It’s a fact. Earl’s Court was a great place to be in the beginning of the seventies. Near to everything and with the underground station serving the most important lines- District and Piccadilly- who needed a car? Plenty of restaurants, a bookstore, Wimpy bars, Pizza Hut and other fast food giants, launderette and Drycleaners, Pubs, in short, the ideal place for the common bachelor with little money to live his adventures.
Some excitement was at times provided when travelling without a ticket on the tube. If caught we were tourists and once when Gilberto Matos was stopped in Piccadilly and asked to produce a ticket he did not have, and pressed to answer where he came from- the answer popped out as Portugal instead of Earl’s Court! Great times, with lots of laughter and perhaps not as carefree as one would like to remember it today! We were, in short, on our way somewhere but not quite sure what it would be.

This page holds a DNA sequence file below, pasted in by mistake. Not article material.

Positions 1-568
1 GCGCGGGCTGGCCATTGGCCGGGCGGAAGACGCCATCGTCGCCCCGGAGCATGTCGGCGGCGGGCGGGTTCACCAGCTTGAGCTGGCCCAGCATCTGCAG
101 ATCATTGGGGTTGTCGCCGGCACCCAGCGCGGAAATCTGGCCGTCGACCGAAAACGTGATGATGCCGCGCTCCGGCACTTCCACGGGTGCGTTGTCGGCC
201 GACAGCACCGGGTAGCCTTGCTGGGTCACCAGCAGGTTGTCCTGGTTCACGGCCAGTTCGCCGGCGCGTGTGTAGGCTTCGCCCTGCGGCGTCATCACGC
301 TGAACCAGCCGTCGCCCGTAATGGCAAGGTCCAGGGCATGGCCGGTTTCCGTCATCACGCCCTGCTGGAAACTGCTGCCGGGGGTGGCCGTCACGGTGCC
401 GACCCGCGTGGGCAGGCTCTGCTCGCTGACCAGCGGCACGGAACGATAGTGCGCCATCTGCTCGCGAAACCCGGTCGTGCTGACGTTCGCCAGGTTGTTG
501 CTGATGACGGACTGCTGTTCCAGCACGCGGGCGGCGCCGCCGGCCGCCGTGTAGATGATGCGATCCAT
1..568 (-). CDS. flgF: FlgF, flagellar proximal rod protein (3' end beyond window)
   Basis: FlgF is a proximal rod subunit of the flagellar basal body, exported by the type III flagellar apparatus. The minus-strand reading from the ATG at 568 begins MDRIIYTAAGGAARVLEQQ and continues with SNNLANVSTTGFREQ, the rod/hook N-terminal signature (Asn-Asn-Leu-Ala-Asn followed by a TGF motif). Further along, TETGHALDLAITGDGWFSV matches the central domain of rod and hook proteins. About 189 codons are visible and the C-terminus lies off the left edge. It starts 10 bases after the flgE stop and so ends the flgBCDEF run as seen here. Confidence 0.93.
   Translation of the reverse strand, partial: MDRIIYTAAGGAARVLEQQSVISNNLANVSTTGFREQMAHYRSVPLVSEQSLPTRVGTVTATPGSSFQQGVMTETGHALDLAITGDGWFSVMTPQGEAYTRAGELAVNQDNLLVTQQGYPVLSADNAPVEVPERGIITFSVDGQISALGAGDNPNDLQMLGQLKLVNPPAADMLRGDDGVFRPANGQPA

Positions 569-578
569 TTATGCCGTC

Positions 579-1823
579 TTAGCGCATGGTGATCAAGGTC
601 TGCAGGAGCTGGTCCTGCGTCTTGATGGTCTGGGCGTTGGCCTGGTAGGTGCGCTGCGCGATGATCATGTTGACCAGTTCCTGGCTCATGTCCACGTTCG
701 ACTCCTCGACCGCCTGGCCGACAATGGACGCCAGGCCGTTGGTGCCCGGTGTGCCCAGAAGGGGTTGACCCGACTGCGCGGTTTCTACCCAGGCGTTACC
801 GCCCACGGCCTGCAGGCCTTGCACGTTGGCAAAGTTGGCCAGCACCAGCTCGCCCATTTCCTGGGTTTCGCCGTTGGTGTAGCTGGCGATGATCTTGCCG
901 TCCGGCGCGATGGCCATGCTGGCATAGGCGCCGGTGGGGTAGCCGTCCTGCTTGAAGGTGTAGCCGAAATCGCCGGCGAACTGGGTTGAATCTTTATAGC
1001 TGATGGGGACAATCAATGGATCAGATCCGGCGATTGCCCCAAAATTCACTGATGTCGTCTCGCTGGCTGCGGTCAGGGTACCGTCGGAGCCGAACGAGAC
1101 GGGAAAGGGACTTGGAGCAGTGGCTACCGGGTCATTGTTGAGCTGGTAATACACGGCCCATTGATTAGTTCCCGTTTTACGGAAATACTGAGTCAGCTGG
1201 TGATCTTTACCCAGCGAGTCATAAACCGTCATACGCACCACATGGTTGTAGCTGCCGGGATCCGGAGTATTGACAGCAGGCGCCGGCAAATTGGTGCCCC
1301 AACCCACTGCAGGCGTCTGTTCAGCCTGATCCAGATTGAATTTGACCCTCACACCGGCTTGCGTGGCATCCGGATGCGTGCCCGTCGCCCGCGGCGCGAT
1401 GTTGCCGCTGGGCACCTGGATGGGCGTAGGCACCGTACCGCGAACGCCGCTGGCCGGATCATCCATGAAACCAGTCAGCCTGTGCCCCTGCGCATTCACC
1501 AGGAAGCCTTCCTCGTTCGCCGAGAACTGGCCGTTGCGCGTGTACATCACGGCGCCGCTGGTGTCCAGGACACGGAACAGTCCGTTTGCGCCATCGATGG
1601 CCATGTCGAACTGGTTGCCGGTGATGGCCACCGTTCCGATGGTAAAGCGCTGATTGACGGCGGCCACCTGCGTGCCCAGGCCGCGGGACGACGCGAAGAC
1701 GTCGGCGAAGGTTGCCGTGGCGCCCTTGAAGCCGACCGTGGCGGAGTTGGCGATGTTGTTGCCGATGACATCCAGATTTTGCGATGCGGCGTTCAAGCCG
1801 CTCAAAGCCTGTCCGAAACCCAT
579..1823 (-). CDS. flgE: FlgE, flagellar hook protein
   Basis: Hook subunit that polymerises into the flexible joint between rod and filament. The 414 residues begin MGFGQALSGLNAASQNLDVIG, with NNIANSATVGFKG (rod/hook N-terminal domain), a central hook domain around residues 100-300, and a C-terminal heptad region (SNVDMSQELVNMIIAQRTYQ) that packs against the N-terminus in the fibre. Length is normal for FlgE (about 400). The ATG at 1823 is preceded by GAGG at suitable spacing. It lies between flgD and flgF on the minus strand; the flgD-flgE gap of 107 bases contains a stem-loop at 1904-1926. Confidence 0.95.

The reader of my blog has been able to follow a period of my life between 1952 and 1972. Twenty years of memories that I try to recall and share in a way that others might find interesting. I have tried to keep faithfull to my original idea to keep texts short and keep them coming. Up to today I have published 95 texts and they have been viewed 4130 times. Most of the views are from Sweden (1570) tightly followed by Portugal (1447), UK comes third with (386). I have hits from 41 countries. I have no idea how frequent people visit this blog or who they are, unless they make comments, but I wish to express to all, my thanks for looking in!